While more than twenty years would elapse between Calvin Coolidge’s death and the construction of the Capital Beltway (Interstate 495, which surrounds Washington, D.C.), “inside the Beltway” thinking was long established when he stepped onto the national stage in 1920. The powerful hold it exercised on newcomers was no less compelling than it is today. However, unlike many new arrivals, Coolidge never succumbed to its pressures of conformity. This is what makes Coolidge’s eight years in the Nation’s capital all the more impressive. He would deliberately plan to escape Washington as soon as opportunity allowed. Even then, he would confirm summer White House quarters in locations far removed from the District. It was not that he resented the work, for he flourished at even the most mundane of executive responsibilities. It was not that he perpetually vacationed either, for he took the demands of Presidential work with him. To rephrase one of his favorite passages, he determined to be in this world, but not of it.
Thinking on this Beltway mentality as he prepared to leave the White House and go back to life as a private citizen, he was not going to miss the “D.C. culture.” On the contrary, he felt relief to finally go back home — which for the Coolidges meant their half of the rented duplex on 21 Massasoit Street — a word he never used for the Washington political corridor.
Coolidge had this to say in The Autobiography about the Beltway mindset and its opposite, the mindset of the country as a whole,
“In determining upon all his actions, however, the President has to remember that he is dealing with two different minds. One is the mind of the country, largely intent upon its own personal affairs, and, while not greatly interested in the government, yet desirous of seeing it conducted in an orderly and dignified manner for the advancement of the public welfare. Those who compose this mind wish to have the country prosperous and are opposed to unjust taxation and public extravagance. At the same time they have a patriotic pride which moves them with so great a desire to see things well done that they are willing to pay for it. They gladly contribute their money to place the United States in the lead. In general, they represent the public opinion of the land.
“But they are unorganized, formless, and inarticulate. Against a compact and well drilled minority they do not appear to be very effective. They are nevertheless the great power in our government. I have constantly appealed to them and have seldom failed in enlisting their support. They are the court of last resort and their decisions are final.
“They are, however, the indirect rather than the direct power. The immediate authority with which the President has to deal is vested in the political mind. In order to get things done he has to work through that agency. Some of our Presidents have appeared to lack comprehension of the political mind. Although I have been associated with it for many years, I always found difficulty in understanding it. It is a strange mixture of vanity and timidity, of an obsequious attitude at one time and a delusion of grandeur at another time, of the most selfish preferment combined with the most sacrificing patriotism. The political mind if the product of men in public life who have been twice spoiled. They have been spoiled with praise and they have been spoiled with abuse. With them nothing is natural, everything is artificial. A few rare souls escape these influences and maintain a vision and a judgment that are unimpaired. They are a great comfort to every President and a great service to their country. But they are not sufficient in number so that the public business can be transacted like a private business.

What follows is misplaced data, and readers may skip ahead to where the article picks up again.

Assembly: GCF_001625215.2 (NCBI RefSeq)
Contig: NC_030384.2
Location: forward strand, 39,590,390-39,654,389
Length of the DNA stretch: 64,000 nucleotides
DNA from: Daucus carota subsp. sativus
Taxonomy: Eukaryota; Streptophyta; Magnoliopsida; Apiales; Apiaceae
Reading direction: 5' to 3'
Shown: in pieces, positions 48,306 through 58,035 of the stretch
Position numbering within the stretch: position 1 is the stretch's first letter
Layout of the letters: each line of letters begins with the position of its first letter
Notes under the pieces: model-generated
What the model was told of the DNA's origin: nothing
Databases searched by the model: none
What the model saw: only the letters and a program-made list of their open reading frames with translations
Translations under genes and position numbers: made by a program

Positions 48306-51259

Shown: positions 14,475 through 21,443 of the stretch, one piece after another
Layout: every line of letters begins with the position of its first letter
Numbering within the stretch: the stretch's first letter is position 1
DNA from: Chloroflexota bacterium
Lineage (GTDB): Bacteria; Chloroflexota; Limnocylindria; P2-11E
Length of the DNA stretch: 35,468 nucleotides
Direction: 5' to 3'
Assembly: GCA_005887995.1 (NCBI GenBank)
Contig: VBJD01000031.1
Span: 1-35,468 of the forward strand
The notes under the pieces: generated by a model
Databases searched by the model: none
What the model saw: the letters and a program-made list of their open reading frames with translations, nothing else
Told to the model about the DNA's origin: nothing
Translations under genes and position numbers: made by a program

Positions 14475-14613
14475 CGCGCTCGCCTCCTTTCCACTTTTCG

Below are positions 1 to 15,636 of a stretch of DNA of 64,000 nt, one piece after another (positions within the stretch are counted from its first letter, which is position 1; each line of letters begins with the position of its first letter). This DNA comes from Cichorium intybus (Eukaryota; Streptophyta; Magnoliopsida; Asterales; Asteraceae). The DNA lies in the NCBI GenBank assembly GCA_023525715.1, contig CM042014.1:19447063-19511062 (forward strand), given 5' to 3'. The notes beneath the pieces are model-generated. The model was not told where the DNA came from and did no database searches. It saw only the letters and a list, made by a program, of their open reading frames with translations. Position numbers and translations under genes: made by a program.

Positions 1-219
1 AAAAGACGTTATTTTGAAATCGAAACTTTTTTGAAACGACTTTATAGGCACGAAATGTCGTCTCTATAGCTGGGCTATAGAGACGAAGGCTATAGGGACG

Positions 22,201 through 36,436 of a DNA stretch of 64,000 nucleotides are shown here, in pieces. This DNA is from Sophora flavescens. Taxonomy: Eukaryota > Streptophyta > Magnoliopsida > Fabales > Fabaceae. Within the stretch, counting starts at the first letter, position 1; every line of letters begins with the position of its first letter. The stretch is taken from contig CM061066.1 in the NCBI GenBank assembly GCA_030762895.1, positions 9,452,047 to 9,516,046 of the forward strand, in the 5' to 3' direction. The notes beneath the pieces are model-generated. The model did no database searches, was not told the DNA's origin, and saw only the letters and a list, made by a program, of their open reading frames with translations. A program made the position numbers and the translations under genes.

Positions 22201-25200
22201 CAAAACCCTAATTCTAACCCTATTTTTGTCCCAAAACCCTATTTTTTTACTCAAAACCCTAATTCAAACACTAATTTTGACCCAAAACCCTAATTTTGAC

“It is because in their hours of timidity the Congress becomes subservient to the importunities of organized minorities that the President comes more and more to stand as the champion of the rights of the whole country. Organizing such minorities has come to be a well-recognized industry at Washington. They are oftentimes led by persons of great ability, who display much skill in bringing their influences to bear on the Congress. They have ways of securing newspaper publicity, deluging Senators and Representatives with petitions and overwhelming them with imprecations that are oftentimes decisive in securing the passage of bills. While much of this legislation is not entirely bad, almost all of it is excessively expensive. If it were not for the rules of the House and the veto power of the President, within two years these activities would double the cost of the government.”
This is a level of spending for which the Beltway mindset is blissfully negligent, carrying with it a multiplicity of costs incurred on people all across the country. In its protective bubble of narrow perceptions and absence of fault, the Beltway mindset was not merely understood but successfully resisted and ably bypassed by the man who served as our thirtieth President. His most potent strategy was to go directly to the people with integrity and clarity of purpose. He did not win every confrontation but he never became a member of the “Club.” He demonstrated the important lesson that those the people send to Washington can succeed without joining its culture. In fact, adopting the mindset at odds with the rest of the country will but fail in the end.